In this study, we asked whether the AGY serine codon bias and abundance in CDRs were highly conserved from an evolutionary perspective, and if so, whether this might be explained by a selection pressure to enhance overall CDR mutability. We found these features to be conserved in the most primitive vertebrates with an acquired immune system, but not solely because they enhance CDR mutability. Notably, the AGY triplet was abundant only in the Ser reading frame. In an unexpected twist, we found that AGY codons in antiviral antibodies were frequently mutated to codons specifying most of the amino acids that were reported to be key binding-site contact residues for antigen (Ag), as determined from more than 100 crystal structures of Ag–Ab complexes (19). Because the germline codons that gave rise to somatically generated contact residues were not determined in this study, we conducted additional analyses of published Ab–Ag crystal structures to identify germline codons that mutated to codons specifying contact residues. Our independent analyses revealed that somatic mutations in AGY codons created Ag-contact residues more often than mutations in any other synonymous codon group. As such, it appears that AGY CDR codons were preserved because of their exceptional functional plasticity in the context of SHM and affinity maturation.

Materials and Methods

IgV- and TCRV-Region Gene Sequences

A database of nucleic acid sequences for germline-encoded CDR1 and 2 and frameworks 1, 2, and 3 of functional Ig V-regions was extracted from www.ncbi.nlm.nih.gov/projects/igblast and compiled as described (2). All available mouse and human V genes were used in the analyses. Framework regions (FRs) and CDR sequences were defined using the Kabat and/or IMGT definitions as indicated in the text or figure legends (2022). The framework regions (FRs) 1–3 or CDR1 and 2 sequences were fused to form a continuous sequence, and codon frequencies were calculated by the function provided at http://www.kazusa.or.jp/codon/. This approach was made possible by the fact that CDR and FR definitions begin and end with intact codons. IgVH genes from cartilaginous fishes were extracted from http://www.imgt.org/. All 12 functional genomic DNA sequences available at the time of the analyses were used to determine the average observed/expected ratios of AGY and TCN Ser codons among germline-encoded CDRs. The following sequences were used in the analyses: Ginglymostoma cirratum (IGHV2S1*01, IGHV2S2*01, IGHV2S3*01, and IGHV2S4*01), Heterodontus francisci (IGHV1S1*01, IGHV1S15*01, IGHV1S3*01, IGHV1S4*01), Leucoraja erinacea (IGHV1S3*01, IGHV1S4*01, and IGHV1S5*01), and Hydrolagus colliei (IGHV1S3*01). Nucleotide sequences encoding mouse TCRV-region CDRs (IMGT definition) were also extracted from functional V genes at http://www.imgt.org/ (20). In cases where a V gene had multiple alleles, the first listed allele was analyzed.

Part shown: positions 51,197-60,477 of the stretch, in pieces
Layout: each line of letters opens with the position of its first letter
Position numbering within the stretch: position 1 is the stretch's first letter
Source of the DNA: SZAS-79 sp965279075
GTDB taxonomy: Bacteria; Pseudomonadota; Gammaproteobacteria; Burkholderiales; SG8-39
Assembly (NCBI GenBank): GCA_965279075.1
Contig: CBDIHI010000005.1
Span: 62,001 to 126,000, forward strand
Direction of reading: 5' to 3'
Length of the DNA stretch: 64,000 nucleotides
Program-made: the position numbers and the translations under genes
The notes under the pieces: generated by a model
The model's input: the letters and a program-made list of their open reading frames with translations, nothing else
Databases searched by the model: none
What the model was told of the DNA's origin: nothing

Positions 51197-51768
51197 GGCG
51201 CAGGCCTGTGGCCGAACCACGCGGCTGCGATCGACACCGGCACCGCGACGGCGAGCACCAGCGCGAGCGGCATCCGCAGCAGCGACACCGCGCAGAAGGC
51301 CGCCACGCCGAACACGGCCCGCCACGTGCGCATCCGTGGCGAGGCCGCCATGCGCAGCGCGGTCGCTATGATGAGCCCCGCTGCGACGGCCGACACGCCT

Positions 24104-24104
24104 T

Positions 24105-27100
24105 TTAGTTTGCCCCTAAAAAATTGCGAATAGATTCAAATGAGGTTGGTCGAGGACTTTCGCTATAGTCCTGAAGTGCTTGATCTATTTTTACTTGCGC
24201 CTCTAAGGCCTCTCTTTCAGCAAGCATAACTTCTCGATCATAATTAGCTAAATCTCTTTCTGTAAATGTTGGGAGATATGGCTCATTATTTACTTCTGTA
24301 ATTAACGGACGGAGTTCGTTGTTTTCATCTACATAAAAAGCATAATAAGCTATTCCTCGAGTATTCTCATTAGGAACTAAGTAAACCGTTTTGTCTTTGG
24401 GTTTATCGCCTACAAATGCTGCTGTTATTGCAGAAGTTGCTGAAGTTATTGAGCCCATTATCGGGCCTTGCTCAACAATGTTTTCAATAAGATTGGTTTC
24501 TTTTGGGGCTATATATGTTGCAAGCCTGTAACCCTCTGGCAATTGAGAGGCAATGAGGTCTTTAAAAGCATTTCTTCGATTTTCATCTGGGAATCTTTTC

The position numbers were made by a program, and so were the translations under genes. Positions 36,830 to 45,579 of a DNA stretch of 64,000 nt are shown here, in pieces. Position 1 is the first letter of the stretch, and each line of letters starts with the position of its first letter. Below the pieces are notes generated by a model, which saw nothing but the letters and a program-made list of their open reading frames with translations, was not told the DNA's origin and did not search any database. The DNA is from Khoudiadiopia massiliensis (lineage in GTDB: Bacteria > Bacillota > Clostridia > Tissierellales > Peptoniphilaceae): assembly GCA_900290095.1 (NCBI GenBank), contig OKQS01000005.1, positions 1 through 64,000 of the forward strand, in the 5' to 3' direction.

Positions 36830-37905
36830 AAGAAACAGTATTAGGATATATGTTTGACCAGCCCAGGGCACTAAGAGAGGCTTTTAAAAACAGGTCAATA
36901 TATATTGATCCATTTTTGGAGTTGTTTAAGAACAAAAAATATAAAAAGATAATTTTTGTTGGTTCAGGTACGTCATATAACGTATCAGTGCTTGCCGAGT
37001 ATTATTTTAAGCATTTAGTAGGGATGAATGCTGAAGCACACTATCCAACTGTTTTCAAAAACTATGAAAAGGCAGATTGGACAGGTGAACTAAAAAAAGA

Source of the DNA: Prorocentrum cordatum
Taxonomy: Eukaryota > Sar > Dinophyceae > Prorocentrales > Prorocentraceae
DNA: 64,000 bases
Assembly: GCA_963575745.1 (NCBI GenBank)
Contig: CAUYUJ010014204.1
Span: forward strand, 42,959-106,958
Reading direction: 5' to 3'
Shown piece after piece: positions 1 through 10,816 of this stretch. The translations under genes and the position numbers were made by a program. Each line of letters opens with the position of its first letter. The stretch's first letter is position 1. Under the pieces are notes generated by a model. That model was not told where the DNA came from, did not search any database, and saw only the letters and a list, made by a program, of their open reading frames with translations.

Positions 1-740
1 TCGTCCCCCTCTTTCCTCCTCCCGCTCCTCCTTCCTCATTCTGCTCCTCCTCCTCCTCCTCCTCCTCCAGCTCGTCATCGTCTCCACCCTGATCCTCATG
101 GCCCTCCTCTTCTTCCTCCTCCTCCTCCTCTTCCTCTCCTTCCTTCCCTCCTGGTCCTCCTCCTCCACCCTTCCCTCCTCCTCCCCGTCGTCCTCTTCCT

Sequence Analyses

Observed over expected ratios were calculated by dividing the codon observed frequency (described above) by the expected frequency obtained from the codon use table for the species at http://www.kazusa.or.jp/codon/. Reading frame frequencies for CDR AGY triplets were determined manually, with the provision that any non-Ser AGY triplet that overlapped a FR–CDR boundary was conservatively included in the corresponding non-coding CDR Ser reading frame.

Antiviral Antibody Sequences

Sequences of antiviral Abs were obtained from http://www.ncbi.nlm.nih.gov/nuccore/. The influenza antibody sequences were originally described by Wrammert et al. (23) and Li et al. (24). The search criteria used for the other antiviral Abs were “virus AND antibody AND Homo sapiens AND range: 300–800 bp” using the nucleotide database at PubMed. Sequences were chosen based on their order of appearance. The GI numbers for analyzed sequences are: Rhinovirus: 475389817, 475389820, 475389822, 475389827, 475389830, 475389834, 475389838, 475389842, 475389846, 475389853, 475389856, and 475389859. Avian Influenza: 269273439, 269273440, 269273441, 269273442, 269273443, 269273444, 269273448, 269273449, 269273450, 269273451, 269273452, 226894290, 226894291, 226894292, 226894293, 226894294, 226894295, 226894299, 226894300, 226894301, 226894302, 226894303, 311361464, 311361465, 311361466, 311361467, 311361468, and 311361469. West Nile: 207046350, 207046351, 207046352, 207046353, 207046354, and 207046355. Dengue: 46009632727, 46009632730, 46009632735, and 46009632737. Hepatitis A, B, and C: 7012696, 7012699, 7012701, 7012704, 7012706, 7012709, 18042112, 18042114, 18042116, 18042118, 4837672, 4837674, 4837676, 4837678, 4837680, 4837682, 4837684, 4837686, 4837688, 4837690, 4837692, 4837694, 4837696, 4837698, 29650296, 29650298, 29650303, 29650314, 29650328, 29650334, 29650337, 29650339, 76443955, 76443957, 76443959, 76443961, 76443963, 2578112092, 2578112094, 2578112096, 2578112098, 184921, 184922, 184923, 184924, 186113, 186114, 185815, 185816, 809552, 809550, 809551, 809553, 809554, 3928209, 1657318, 1657324, 1657320, 1657326, 1657322, and 1657328. Sequences were aligned using http://www.ncbi.nlm.nih.gov/igblast/, and missense mutations were determined by alignment against the closest predicted germline IgV-region gene.

Immune Complex Crystal Structures